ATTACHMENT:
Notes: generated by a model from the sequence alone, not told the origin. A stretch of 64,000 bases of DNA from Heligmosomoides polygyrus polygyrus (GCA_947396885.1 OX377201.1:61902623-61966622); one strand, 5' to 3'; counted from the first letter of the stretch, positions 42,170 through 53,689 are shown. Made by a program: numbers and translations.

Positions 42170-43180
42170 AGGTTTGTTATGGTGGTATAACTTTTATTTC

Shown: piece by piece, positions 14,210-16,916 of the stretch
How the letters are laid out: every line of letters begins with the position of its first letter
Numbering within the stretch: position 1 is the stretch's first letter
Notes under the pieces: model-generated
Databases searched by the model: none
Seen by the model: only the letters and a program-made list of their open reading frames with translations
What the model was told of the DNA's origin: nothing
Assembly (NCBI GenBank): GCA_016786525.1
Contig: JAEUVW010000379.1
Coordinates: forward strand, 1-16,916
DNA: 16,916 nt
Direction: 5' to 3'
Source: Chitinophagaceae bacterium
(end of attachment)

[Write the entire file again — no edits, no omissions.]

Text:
Notes: generated by a model from the sequence alone, not told the origin. A stretch of 64,000 bases of DNA from Heligmosomoides polygyrus polygyrus (GCA_947396885.1 OX377201.1:61902623-61966622); one strand, 5' to 3'; counted from the first letter of the stretch, positions 42,170 through 53,689 are shown. Made by a program: numbers and translations.

Positions 42170-43180
42170 AGGTTTGTTATGGTGGTATAACTTTTATTTC

Shown: piece by piece, positions 14,210-16,916 of the stretch
How the letters are laid out: every line of letters begins with the position of its first letter
Numbering within the stretch: position 1 is the stretch's first letter
Notes under the pieces: model-generated
Databases searched by the model: none
Seen by the model: only the letters and a program-made list of their open reading frames with translations
What the model was told of the DNA's origin: nothing
Assembly (NCBI GenBank): GCA_016786525.1
Contig: JAEUVW010000379.1
Coordinates: forward strand, 1-16,916
DNA: 16,916 nt
Direction: 5' to 3'
Source: Chitinophagaceae bacterium